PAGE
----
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German Coast celebrates 300 years

LUCY — Three hundred years ago, Germanic families enticed by promises of great wealth and fertile farmlands settled along the West Bank of the Mississippi River in the area now known as Taft, Killona and Lucy.

The year 1721 marked the beginning of the German Coast. Jay Schexnaydre, president of the German-Acadian Coast Historical and Genealogical Society, explained that the early Germanic settlers were hard-working people who persevered through times of hardship, on both sides of the Atlantic Ocean.

Germany did not exist as a country in the early 1720s. Settlers came from different principalities and kingdoms located in regions now known as Germany, France and Switzerland.

“There were a lot of small kingdoms and principalities, and all of these people were fighting over religion. There was a lot of war. There were famines and economic downturns,” Schexnaydre said. “Most of these people living in principalities and kingdoms couldn’t own land. They really had no freedom.”

When Louisiana became a French colony, economist John Law sought to recruit hardworking people good at farming to come to the area. Posters went up along the Reine River valley in Europe, advertising Louisiana as a paradise of wealth and opportunity.

However, the settlers did not find Louisiana to be the paradise they were promised. Without proper provisions, they remained hungry. The new land came with diseases they were not accustomed to, and the swampy terrain presented a new set of challenges. Only the hardiest settlers survived.

While the German Coast was settled in 1721, the Germanic settlers were not the first people to inhabit the area now known as the River Parishes. Sub-branches of the Choctaw tribe occupied the region. The wandering Ouachas lived near present day Bayou Gauche. Additionally, West African people had been brought overseas early on by the middle-to-upper class French settlers who controlled land concessions along the Mississippi River. When the Acadians arrived in South Louisiana a few decades later, there were communities along the river from New Orleans to St. James Parish.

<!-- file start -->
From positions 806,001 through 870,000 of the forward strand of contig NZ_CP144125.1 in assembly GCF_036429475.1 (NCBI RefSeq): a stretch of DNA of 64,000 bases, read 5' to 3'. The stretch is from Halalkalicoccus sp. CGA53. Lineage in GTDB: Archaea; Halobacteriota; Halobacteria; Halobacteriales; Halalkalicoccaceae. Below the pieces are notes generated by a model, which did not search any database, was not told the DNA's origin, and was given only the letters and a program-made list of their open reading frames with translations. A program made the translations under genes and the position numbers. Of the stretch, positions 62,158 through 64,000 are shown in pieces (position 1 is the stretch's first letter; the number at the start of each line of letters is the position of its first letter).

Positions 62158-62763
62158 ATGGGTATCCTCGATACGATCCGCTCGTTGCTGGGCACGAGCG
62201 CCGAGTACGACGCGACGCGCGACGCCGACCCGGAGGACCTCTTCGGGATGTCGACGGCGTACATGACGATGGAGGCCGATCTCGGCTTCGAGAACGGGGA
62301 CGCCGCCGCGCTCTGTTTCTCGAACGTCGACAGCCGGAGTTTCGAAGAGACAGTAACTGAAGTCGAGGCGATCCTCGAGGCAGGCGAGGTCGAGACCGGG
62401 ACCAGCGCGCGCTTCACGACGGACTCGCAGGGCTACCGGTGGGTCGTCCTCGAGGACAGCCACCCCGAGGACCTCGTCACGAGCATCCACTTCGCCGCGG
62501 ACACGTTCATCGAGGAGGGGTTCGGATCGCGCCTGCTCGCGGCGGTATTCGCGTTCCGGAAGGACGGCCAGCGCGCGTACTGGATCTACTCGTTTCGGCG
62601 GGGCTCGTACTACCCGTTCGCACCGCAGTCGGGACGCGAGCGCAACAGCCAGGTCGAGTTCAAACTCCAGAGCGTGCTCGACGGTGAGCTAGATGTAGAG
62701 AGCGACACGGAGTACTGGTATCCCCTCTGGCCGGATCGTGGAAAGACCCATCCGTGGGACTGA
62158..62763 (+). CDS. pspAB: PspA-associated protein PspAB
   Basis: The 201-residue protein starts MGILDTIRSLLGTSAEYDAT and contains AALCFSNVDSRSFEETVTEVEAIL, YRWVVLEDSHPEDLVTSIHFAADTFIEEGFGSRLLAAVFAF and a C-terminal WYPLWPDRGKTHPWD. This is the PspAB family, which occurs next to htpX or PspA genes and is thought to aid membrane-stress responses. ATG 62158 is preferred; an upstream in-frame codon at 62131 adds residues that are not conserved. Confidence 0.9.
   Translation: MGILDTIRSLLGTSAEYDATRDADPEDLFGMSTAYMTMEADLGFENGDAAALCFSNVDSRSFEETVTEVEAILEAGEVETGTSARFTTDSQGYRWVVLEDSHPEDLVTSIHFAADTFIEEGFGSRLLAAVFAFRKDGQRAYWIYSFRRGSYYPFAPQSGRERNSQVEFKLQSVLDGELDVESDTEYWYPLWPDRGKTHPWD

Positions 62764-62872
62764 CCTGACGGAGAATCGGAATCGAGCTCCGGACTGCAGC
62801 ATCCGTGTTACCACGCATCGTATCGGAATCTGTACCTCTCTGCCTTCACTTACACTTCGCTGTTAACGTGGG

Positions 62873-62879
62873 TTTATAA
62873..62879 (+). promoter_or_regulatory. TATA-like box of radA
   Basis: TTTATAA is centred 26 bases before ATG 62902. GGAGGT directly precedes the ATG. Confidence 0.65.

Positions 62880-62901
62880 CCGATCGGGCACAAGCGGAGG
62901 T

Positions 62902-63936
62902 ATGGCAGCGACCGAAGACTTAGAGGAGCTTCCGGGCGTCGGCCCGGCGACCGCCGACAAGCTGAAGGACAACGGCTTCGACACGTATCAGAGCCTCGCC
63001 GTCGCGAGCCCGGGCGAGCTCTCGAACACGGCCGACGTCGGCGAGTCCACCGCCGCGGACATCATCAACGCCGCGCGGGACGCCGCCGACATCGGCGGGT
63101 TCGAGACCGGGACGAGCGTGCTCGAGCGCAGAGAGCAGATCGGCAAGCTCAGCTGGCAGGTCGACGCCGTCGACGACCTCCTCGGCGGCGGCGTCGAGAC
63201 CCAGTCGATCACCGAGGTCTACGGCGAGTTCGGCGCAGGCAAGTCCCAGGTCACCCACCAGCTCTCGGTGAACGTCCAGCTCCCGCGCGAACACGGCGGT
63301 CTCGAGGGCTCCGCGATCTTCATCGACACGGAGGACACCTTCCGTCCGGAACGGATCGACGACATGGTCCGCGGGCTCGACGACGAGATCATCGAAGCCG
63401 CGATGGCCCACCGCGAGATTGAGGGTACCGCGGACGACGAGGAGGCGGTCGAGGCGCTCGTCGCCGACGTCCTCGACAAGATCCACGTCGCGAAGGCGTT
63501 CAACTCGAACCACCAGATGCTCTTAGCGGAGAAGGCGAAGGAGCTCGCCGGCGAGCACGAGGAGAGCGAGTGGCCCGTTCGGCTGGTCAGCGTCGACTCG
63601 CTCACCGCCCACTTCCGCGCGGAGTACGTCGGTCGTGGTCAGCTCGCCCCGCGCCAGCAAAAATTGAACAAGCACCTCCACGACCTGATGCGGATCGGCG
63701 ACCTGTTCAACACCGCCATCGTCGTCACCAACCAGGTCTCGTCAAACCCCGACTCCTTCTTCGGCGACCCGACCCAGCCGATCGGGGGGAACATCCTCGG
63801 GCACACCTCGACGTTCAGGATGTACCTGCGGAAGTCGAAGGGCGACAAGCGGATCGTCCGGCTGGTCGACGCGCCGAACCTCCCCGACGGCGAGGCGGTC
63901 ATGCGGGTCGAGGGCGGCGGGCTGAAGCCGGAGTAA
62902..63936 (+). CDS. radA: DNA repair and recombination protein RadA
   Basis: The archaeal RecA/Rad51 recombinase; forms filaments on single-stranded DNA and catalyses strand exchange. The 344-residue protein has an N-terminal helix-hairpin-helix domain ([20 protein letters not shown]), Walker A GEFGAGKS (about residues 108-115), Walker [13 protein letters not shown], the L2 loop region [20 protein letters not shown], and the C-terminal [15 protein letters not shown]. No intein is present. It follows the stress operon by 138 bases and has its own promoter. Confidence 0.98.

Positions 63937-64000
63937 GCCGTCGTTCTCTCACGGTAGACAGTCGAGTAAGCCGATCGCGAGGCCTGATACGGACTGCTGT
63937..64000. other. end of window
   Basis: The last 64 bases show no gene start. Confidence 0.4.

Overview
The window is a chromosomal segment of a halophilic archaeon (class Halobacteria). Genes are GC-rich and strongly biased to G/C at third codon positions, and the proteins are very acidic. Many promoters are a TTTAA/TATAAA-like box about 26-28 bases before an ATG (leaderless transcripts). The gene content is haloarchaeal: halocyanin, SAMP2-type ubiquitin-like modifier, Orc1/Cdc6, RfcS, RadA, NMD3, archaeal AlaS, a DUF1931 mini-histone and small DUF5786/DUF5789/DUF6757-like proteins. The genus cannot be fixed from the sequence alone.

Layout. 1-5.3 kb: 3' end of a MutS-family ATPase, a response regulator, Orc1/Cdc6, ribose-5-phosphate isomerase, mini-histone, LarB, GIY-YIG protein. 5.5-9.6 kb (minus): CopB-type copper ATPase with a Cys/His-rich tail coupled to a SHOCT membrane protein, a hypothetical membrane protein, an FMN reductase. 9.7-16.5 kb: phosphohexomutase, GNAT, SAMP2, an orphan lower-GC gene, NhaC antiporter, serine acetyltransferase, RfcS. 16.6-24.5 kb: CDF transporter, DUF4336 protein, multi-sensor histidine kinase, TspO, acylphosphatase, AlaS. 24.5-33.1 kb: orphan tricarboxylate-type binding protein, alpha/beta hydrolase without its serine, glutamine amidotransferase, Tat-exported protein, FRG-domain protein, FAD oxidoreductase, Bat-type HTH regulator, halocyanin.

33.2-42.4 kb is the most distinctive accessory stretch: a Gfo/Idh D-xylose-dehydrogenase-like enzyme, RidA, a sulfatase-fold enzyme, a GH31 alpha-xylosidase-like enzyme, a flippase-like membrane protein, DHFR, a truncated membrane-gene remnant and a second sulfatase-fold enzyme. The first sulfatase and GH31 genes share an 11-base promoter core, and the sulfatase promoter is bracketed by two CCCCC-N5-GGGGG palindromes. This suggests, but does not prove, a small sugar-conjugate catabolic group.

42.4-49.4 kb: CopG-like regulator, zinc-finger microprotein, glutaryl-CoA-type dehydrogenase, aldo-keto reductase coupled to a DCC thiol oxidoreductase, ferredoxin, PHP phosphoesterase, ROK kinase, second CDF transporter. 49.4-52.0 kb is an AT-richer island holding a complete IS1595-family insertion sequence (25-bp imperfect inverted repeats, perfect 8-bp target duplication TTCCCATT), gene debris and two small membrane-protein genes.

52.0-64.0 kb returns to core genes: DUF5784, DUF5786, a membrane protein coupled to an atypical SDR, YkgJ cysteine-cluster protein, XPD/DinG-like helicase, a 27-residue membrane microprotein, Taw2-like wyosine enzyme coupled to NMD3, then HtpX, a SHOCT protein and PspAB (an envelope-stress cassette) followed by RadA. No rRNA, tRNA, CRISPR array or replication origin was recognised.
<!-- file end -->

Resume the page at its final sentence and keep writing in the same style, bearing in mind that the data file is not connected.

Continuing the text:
Settlements gradually spread out into Edgard, Montz, LaPlace and beyond, reaching south to Bayou Lafourche, Thibodaux and Raceland over time.

“After the first 100 years or so, there was nobody left speaking German dialect on the River because so many of them had married into French-speaking families that were also in Louisiana,” Schexnaydre said.

As time passed, many of the German Coast descendants did not realize they had Germanic backgrounds. Pronunciations of family names also gained a French flair. Spellings were also inconsistent during a time when much of the population was illiterate. Later on, the French spellings would become customary.

For example, the surname Wichner, pronounced similar to “Vic-ner” in a Germanic dialect, ultimately became spelled “Vicknair.” Some Germanic names were spelled phonetically, such as Zweig, which sounded like “twig” to French scribes and became translated as LaBranche.

While much of the Germanic culture meshed into French influence, Schexnaydre said there are some traditions that have been passed down through the generations of the German Coast.

While there is no concrete proof, Schexnaydre said the River Parishes’ bonfire tradition may have been inspired by the Germanic tradition of celebrating the winter solstice, which falls close to Christmas.

The COVID-19 pandemic has made it difficult to celebrate the tri-centennial of the German Coast. The German-Acadian Coast Historical and Genealogical Society is inviting members and the more than 1 million descendants of the first pioneers to purchase German Coast yard signs customized with their family name.

Signs are available for purchase in three sizes: Large (36 in. x 48 in./ $100), Medium (22 in. x 27 in. /$50) or Small (18 in. x 24 in. /$25).

Orders can be placed at gachgs.myshopify.com. All proceeds will go to the general fund of the non-profit organization.

Schexnaydre said the German-Acadian Coast Historical and Genealogical Society is helping fund the publication of a new genealogy book written by Albert Robichaux Jr.

Using old microfilm records, Robichaux previously published a 1997 book called “German Coast Families: European Origins and Settlement in Colonial Louisiana.”

Robichaux has continued his research throughout the years. As more records have been digitized across the world, Robichaux was able to compile information for a Volume II. The writing was completed Jan. 21, and Robichaux hopes to get the book to a printer by early summer.

According to Robichaux, Volume II provides genealogical information on 30 to 40 families, including but not limited to the Portier, Montz, Laiche, Picou, Cantrelle, Barbay and Achtizer families. Information in the book dates back to the late 1500s.

Pending COVID-19 vaccine availability and travel restrictions, the German-Acadian Coast Historical and Genealogical Society is also looking forward to a three-week tri-centennial trip to visit many of the hometowns of the German Coast ancestors in France, Germany and Switzerland.